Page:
This article first appeared in my column with the Business Daily on January 1, 2017
As 2017 starts it is important to take note of key dynamics that will define the year in Kenya. Most of the dynamics will be related to the elections at both national and county levels. There are several issues married to this concern the first of which is political and civil stability. There are already signs that the race for office at both national and county levels will be intense with potential for unrest. It is important that all aspirants as well a security minimise any instability that may emerge from the elections to limit its potentially negative effects on the economy. Kenya’s election year tends to be associated with lower economic growth. It is time to break away from this by securing stability regardless of whether it is an election year or not. This can only be achieved if aspirants from both sides of the political divide are responsible in their speech and actions and are all committed to well governed elections.
Secondly, there has been and will continue to be an intensification of tribalism associated with the elections. The problem with tribalism is not only that is it morally abhorrent, it is foolish. The folly of tribalism related to electing leaders is that is engenders a culture of unaccountability in leaders. Regardless of how the leaders of the ruling or oppositions parties behave and perform, they are guaranteed that Kenyans will vote for them depending on tribal bent. Thus leaders do not need to meet promises made, develop the country or be accountable because they know when elections come around, none of the aforementioned will affect their vote; only tribe will. Thus it is wonder that Kenyans complain about poor leadership yet it is the obsession with tribe in this country that feeds that culture of unaccountability in leadership. This year Kenyans should start the process of ending the culture of tribalism by demanding ideological positions from aspirants on how they will rule at national and county levels.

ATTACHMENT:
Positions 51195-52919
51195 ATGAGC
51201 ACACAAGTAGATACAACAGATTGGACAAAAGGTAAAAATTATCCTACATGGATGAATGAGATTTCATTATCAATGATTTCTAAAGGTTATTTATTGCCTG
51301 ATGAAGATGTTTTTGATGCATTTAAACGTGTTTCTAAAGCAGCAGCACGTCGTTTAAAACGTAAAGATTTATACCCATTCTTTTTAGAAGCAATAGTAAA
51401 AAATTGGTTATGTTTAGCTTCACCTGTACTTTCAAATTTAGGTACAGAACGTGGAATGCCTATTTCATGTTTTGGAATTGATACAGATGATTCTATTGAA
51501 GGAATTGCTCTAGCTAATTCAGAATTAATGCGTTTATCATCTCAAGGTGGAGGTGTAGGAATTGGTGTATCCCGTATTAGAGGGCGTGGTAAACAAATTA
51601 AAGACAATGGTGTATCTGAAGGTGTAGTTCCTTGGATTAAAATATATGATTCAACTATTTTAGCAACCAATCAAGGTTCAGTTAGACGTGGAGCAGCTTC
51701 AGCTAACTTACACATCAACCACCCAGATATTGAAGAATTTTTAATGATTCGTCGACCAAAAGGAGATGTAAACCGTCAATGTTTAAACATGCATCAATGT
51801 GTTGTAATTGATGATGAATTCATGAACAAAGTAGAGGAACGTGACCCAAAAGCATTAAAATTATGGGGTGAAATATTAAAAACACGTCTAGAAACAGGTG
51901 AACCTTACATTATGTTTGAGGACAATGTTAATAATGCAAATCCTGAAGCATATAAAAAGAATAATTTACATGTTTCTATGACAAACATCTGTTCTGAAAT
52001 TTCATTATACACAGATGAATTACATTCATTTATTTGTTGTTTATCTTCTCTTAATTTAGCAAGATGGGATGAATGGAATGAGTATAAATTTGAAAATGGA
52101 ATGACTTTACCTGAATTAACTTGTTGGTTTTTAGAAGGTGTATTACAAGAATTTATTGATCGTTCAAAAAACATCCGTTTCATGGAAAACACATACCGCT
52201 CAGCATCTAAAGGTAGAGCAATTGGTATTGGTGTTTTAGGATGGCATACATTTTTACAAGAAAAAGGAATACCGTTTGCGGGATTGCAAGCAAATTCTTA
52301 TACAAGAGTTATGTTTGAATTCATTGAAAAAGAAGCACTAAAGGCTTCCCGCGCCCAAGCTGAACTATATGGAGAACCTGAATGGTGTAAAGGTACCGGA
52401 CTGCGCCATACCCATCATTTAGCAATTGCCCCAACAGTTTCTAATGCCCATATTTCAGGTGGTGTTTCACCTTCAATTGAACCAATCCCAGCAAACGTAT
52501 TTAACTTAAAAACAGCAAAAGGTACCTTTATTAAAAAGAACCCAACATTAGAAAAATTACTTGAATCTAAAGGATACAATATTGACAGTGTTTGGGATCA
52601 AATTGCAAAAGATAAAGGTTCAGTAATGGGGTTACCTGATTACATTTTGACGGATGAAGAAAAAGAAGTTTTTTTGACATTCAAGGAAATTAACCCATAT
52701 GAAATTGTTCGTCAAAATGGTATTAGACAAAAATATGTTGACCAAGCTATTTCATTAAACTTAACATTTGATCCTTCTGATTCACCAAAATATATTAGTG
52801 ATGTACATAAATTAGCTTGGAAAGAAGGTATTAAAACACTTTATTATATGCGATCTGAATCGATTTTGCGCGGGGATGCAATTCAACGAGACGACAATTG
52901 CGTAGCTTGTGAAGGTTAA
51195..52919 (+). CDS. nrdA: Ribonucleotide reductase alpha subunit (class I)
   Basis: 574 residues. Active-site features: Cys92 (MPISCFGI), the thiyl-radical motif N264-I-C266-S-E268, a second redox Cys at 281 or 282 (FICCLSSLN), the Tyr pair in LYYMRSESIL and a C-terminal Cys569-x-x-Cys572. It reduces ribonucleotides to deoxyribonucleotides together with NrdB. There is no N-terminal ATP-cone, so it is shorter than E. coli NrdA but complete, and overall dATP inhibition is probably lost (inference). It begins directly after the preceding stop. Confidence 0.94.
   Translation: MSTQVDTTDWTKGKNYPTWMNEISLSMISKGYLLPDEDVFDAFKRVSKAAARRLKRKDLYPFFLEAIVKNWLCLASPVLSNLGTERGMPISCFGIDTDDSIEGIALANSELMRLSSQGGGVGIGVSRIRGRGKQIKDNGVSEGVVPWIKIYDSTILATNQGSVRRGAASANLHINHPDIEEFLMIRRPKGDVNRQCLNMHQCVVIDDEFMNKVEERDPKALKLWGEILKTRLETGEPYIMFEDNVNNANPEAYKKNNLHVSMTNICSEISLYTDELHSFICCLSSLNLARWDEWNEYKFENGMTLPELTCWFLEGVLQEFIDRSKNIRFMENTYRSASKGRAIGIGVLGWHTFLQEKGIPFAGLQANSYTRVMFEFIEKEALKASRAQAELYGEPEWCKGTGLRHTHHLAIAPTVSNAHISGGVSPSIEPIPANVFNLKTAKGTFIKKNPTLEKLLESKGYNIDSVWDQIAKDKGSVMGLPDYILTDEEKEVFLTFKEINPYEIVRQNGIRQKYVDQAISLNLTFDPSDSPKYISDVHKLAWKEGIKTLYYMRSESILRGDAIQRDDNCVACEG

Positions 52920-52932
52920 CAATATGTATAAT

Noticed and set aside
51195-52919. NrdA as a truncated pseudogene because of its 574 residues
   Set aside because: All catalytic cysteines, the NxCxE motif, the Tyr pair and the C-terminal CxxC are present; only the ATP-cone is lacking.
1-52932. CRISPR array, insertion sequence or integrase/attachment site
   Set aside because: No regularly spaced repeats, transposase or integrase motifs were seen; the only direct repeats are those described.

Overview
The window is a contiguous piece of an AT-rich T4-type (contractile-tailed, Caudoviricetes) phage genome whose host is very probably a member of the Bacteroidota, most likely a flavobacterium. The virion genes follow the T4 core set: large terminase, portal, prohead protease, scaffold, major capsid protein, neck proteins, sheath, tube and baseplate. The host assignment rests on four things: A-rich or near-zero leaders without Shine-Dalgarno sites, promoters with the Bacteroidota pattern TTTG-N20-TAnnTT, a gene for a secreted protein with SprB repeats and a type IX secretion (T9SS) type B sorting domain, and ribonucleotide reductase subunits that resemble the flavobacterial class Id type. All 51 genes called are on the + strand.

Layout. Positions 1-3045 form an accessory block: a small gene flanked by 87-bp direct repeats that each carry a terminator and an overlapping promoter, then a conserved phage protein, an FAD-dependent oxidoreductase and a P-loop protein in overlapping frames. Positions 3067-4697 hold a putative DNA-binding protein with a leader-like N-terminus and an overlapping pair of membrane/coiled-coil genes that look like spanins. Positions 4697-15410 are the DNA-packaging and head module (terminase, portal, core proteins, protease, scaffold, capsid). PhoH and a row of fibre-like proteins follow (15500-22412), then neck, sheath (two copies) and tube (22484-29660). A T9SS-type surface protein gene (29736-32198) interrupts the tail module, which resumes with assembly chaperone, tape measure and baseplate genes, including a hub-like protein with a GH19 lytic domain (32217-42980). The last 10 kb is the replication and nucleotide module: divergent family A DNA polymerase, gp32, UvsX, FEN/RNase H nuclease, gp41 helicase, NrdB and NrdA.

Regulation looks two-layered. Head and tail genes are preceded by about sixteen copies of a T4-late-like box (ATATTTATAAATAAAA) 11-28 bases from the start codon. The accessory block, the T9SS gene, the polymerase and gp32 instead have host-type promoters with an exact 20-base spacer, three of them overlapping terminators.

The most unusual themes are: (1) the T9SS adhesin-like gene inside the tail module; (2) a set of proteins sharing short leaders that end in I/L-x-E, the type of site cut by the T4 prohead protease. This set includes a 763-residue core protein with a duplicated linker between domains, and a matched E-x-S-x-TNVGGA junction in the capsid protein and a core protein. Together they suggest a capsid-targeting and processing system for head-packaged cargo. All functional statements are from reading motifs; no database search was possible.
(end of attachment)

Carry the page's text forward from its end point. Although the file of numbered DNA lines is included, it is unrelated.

Another big dynamic will be fiscal policy and management. With regards to fiscal policy, the budget will be read in the middle of the year at the height of electioneering. It is important that Kenyans pay attention to fiscal policy to understand the financial plan for the country going forward. This is important as there may be a change of guard before the end of the fiscal year either at the political or technocratic level. Secondly, election year is a good time for Kenyans to ask hard questions on the management of public budgets. The issue of fiscal management or the lack thereof has beleaguered Kenya for the past five years both at national and county levels. The allegations of graft at national level have been well publicised yet those at county level are essentially ignored. This is a dangerous dualistic mind-set as continued graft at county level poses a clear and present danger to the ability of devolution to deliver on development. Counties in both ruling party and opposition dockets are culpable; this is a non-partisan issue. Therefore this year Kenyans should demand, at both national and county level, clear strategy by all aspirants on how they will address this issue of fiscal mismanagement. This should be coupled with an expectation from aspirants to devise prudent fiscal policy at national and county level.
The final big issue is the development agenda for the next five years; what theme will define the next era of rule? It is clear that over the past five years, infrastructure has been a key theme for the government. Will this be continued for the next five years? My view is that there should now be a shift from infrastructure to manufacturing and green industrialisation. The share of manufacturing in GDP in Kenya has been stagnant for decades. As a result, Kenyans have not fully benefitted from the related job creation, rise in disposable income and penetration of Kenyan products in the African market. The time is now for the next administration to develop a clear strategy and plan for manufacturing and green industrialisation as the theme that will define the next five years.
Anzetse Were is a development economist; firstname.lastname@example.org